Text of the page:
One often overlooked feature of web design is the 404 Error page. This is the page that a visitor will see when a certain page or file is not found. Here’s the basic template I use to create a 404 error page:
Page Not Found
The page you requested cannot be found. The page you are looking for might have been removed, had its name changed, or is temporarily unavailable.
Please try the following
- If you typed the page address in the Address bar, make sure that it is spelled correctly.
- Open the home page and look for links to the information you want.
- Enter a term in the search box to look for information on our site.
- Contact us with your question.
Working with the .htaccess file
Once you have a 404.php or 404.html created and styled you need to tell the server to show that page when a file or page is marked as missing. To do this you need to create an .htaccess file, which is a hidden filetype. Because it is a hidden filetype it may disappear if you save it as “.htaccess” so you may need to save it as “htaccess.txt”, upload it to the server, and then rename it to “.htaccess”.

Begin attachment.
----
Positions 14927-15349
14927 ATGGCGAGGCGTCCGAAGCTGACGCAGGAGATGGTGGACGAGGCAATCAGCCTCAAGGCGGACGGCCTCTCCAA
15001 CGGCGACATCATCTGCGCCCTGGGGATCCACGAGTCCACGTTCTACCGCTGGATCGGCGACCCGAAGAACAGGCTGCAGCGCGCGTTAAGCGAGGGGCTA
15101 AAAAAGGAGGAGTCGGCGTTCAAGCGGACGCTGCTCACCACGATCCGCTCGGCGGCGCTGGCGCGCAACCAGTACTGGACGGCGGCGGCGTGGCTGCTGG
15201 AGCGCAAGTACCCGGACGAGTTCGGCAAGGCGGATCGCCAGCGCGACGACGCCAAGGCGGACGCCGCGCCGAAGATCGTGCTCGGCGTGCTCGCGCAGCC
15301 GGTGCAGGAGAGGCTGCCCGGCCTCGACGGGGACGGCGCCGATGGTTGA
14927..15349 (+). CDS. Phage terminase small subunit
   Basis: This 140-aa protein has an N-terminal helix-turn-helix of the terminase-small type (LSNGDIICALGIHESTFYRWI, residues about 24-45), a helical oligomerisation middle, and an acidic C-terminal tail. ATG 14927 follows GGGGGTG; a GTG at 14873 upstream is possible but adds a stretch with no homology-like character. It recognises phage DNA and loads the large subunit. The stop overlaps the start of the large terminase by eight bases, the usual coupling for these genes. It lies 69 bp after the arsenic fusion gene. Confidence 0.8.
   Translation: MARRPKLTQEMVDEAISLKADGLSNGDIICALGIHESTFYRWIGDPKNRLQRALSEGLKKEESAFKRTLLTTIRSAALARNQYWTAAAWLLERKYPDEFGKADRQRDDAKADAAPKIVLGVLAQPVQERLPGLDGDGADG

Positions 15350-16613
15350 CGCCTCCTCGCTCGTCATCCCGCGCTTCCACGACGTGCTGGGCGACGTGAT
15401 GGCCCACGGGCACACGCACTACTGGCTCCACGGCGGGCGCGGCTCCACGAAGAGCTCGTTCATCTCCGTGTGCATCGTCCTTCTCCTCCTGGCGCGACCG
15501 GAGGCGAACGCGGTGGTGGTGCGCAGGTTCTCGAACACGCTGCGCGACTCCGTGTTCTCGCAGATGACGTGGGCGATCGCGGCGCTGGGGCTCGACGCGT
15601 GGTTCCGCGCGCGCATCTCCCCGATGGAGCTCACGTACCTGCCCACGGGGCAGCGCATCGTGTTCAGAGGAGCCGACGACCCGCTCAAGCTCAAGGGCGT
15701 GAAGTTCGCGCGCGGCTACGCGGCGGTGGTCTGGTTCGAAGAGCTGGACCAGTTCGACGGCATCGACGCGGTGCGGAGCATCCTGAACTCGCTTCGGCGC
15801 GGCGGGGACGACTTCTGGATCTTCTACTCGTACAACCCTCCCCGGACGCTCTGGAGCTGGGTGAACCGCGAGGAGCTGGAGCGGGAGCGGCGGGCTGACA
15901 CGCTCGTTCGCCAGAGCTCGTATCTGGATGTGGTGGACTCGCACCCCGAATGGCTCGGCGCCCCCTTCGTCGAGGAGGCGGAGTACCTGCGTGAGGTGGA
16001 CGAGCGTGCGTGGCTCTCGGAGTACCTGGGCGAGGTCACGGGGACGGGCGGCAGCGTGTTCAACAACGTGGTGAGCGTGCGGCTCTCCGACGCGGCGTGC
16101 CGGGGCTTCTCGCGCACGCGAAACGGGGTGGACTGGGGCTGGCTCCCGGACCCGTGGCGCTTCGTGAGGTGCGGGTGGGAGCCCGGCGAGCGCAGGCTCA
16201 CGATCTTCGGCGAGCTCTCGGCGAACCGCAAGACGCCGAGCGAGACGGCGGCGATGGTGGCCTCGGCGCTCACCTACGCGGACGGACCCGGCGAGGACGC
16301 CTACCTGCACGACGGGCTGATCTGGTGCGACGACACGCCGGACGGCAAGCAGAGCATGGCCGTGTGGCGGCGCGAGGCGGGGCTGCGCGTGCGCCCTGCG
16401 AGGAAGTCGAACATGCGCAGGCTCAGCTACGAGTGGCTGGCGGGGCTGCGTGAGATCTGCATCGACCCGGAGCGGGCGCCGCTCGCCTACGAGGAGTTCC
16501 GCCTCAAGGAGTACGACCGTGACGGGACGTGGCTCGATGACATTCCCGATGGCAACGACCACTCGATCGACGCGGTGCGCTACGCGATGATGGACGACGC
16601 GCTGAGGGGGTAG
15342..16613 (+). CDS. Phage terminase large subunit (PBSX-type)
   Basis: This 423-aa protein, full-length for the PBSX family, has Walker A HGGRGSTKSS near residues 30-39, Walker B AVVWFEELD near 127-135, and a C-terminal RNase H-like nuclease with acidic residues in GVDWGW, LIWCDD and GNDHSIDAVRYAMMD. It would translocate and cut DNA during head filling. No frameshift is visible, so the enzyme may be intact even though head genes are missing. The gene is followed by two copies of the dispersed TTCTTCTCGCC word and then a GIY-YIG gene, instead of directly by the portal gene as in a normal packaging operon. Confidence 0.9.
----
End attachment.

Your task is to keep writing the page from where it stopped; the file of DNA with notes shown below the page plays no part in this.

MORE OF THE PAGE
Once you have your .htaccess file setup open it with your editor of choice and add the following line:
ErrorDocument 404 /404.php
Where /404.php is the relative or absolute path to the 404 page on the server.
A great feature I’d like to add to my 404 arsenal is a site wide search field for people to use in order to find whatever it was they were looking for that went missing. In general adding a search to a site can be a time consuming and expensive process.
One great approach to setting up a powerful site search is explained by Christian Heilmann at 24 ways. Christian’s article, Sitewide Search On A Shoe String, explains how to tap into Yahoo!’s BOSS API. BOSS is a REST API, meaning you can use it in any HTTP request or in a browser by simply adding the right parameters to a URL.